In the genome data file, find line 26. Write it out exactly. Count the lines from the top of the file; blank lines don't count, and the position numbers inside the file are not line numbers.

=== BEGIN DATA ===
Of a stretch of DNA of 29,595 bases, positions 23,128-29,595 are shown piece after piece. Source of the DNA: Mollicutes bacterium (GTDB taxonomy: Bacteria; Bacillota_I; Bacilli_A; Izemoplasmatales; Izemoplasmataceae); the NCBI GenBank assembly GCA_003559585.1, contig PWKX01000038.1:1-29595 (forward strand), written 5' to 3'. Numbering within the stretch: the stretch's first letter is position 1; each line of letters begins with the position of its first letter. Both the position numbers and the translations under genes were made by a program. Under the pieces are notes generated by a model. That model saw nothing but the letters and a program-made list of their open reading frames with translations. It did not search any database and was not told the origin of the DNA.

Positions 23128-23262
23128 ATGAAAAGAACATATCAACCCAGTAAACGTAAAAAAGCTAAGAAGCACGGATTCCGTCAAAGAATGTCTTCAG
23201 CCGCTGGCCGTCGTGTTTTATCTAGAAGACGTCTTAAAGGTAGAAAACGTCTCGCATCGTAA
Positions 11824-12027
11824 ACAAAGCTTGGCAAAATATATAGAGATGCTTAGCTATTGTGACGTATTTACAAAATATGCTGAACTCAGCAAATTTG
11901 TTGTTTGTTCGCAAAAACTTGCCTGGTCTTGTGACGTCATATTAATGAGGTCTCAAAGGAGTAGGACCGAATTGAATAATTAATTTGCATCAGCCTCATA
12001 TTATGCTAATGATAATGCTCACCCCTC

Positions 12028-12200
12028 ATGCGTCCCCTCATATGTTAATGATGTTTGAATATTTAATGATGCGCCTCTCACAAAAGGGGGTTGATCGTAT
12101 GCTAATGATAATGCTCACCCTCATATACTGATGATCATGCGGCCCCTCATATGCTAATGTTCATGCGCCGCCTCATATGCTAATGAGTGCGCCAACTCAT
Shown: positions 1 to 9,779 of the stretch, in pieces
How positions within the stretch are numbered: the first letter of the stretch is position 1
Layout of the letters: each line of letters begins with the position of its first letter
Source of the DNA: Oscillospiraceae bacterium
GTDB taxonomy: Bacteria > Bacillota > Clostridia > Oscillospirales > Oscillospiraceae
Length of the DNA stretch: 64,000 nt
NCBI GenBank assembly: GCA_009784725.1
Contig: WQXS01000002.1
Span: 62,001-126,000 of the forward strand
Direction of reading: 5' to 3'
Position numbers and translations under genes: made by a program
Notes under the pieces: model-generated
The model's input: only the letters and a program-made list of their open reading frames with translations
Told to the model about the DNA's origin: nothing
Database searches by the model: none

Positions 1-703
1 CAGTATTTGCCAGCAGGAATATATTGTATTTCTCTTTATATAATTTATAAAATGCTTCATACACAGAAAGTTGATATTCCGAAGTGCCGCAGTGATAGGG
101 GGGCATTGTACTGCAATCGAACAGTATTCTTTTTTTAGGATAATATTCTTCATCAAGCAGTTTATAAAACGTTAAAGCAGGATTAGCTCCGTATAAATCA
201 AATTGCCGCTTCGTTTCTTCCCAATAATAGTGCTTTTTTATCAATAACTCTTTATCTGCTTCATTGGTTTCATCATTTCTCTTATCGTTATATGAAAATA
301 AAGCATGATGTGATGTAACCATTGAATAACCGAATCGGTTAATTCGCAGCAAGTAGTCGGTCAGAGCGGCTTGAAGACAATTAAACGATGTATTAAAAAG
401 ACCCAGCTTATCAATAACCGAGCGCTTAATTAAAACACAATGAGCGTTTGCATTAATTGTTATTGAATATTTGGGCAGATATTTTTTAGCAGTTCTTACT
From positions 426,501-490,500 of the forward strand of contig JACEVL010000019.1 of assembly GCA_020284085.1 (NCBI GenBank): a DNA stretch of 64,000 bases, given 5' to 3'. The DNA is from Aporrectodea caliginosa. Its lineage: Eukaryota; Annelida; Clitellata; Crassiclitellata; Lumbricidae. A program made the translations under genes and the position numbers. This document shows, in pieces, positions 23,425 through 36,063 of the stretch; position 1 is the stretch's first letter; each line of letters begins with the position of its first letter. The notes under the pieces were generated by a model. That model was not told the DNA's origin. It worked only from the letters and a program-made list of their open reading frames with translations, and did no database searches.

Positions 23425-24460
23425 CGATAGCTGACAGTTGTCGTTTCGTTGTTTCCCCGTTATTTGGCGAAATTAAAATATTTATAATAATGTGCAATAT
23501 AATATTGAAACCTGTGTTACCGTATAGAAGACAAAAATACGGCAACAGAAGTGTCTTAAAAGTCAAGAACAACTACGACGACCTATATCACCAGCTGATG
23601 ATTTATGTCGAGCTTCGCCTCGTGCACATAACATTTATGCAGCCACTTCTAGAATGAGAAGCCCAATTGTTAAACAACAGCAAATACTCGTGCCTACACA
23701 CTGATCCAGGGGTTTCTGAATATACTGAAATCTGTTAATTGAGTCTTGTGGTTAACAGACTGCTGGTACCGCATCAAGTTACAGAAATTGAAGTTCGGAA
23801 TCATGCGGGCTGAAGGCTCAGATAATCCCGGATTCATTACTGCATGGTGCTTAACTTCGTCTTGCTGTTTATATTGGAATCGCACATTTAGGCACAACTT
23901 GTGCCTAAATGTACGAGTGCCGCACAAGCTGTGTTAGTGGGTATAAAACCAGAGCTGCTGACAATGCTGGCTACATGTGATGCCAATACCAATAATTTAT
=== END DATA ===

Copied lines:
Database searches by the model: none